The United Nations (UN) 2030 Agenda for sustainable development includes a strong commitment by all states to respect human rights, in line with international law and other relevant international documents, in the implementation of the Sustainable Development Goals (SDGs). This covers the rights of the child as enshrined mainly in the UN Covenant on the Rights of the Child and other relevant human rights treaties. No action to implement the SDGs can be detrimental to the rights of the child. More ...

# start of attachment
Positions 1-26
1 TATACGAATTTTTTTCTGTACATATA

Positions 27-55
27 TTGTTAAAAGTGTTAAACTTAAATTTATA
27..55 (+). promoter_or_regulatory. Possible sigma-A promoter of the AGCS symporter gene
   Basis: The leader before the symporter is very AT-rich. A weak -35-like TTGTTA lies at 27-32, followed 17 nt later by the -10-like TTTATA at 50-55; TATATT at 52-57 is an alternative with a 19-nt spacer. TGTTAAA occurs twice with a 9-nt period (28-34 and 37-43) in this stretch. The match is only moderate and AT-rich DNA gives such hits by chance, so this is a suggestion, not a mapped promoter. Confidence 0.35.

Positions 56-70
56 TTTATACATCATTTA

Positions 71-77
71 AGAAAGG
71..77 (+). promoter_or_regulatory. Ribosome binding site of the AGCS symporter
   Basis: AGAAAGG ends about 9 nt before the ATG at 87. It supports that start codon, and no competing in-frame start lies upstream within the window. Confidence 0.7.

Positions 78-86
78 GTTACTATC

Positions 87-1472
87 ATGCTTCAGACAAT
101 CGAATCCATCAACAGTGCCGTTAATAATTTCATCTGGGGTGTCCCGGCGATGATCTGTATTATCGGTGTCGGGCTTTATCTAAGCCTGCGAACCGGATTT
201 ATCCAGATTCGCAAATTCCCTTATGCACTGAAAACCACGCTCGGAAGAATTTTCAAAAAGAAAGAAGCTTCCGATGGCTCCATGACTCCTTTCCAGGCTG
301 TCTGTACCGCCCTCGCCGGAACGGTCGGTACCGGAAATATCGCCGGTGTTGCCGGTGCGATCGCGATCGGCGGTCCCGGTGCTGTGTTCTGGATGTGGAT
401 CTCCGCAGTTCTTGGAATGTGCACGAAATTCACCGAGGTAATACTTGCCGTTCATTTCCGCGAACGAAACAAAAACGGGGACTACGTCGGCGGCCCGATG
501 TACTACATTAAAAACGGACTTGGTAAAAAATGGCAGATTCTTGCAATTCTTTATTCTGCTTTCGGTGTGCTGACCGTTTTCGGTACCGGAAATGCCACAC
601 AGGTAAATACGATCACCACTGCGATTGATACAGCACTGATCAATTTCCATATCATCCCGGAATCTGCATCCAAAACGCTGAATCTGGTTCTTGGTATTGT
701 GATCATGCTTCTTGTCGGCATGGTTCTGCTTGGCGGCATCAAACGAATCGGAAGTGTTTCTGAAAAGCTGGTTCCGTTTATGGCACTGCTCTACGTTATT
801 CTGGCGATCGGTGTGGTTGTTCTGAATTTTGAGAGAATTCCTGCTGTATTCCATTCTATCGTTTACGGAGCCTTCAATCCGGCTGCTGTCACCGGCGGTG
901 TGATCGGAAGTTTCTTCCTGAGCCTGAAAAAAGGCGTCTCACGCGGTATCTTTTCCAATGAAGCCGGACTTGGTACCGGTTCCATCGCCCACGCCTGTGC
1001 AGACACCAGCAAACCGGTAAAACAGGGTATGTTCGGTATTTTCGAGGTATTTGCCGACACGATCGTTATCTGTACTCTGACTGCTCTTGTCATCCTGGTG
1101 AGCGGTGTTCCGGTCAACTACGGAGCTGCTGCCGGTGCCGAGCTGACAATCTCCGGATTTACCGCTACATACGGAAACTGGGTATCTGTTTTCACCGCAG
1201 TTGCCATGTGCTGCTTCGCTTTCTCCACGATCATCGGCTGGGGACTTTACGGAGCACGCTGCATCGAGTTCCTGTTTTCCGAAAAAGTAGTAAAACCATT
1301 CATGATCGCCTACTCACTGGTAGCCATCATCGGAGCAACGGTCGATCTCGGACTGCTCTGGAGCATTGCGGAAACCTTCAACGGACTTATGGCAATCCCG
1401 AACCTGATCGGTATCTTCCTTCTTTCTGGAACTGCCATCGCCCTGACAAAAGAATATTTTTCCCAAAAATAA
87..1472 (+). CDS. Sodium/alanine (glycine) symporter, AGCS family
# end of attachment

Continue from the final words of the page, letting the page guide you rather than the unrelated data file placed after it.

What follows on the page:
The United Nations (UN) 2030 Agenda for sustainable development includes a strong commitment by all states to respect human rights, in line with international law and other relevant international documents, in the implementation of the Sustainable Development Goals (SDGs). This covers the rights of the child as enshrined mainly in the UN Covenant on the Rights of the Child and other relevant human rights treaties. No action to implement the SDGs can be detrimental to the rights of the child. More than a normative framework guiding the implementation of the SDGs, the rights of the child are a fundamental enabling factor for sustainable development and vice versa. Healthy, well-nourished, well-educated children, who are protected from violence and abuse, are the best guarantee of long-term sustainable development. On the other hand, the rights of the child can only be realised in an appropriate environment – peaceful, prosperous, protective of the child and fostering human development. Thus, there is a natural convergence between the SDGs and specific children's rights. The SDGs, through the comprehensive and regular monitoring they put in place, provide an opportunity for an assessment of the state of the most fundamental rights of the child, as enshrined in the Covenant. Most recent data actually warn that many relevant SDGs may not be achieved by 2030. While progress has been steady in certain areas, particularly on health-related issues, in others, progress has been less conclusive. The EU prioritises children's rights and relevant SDGs in its external action. It aims at mainstreaming human rights including children's rights in its development assistance to connect the normative and developmental dimensions. The European Parliament has repeatedly defended the need to protect and promote children's rights through EU external action, and has asked the Commission to propose a strategy and action plan in this sense.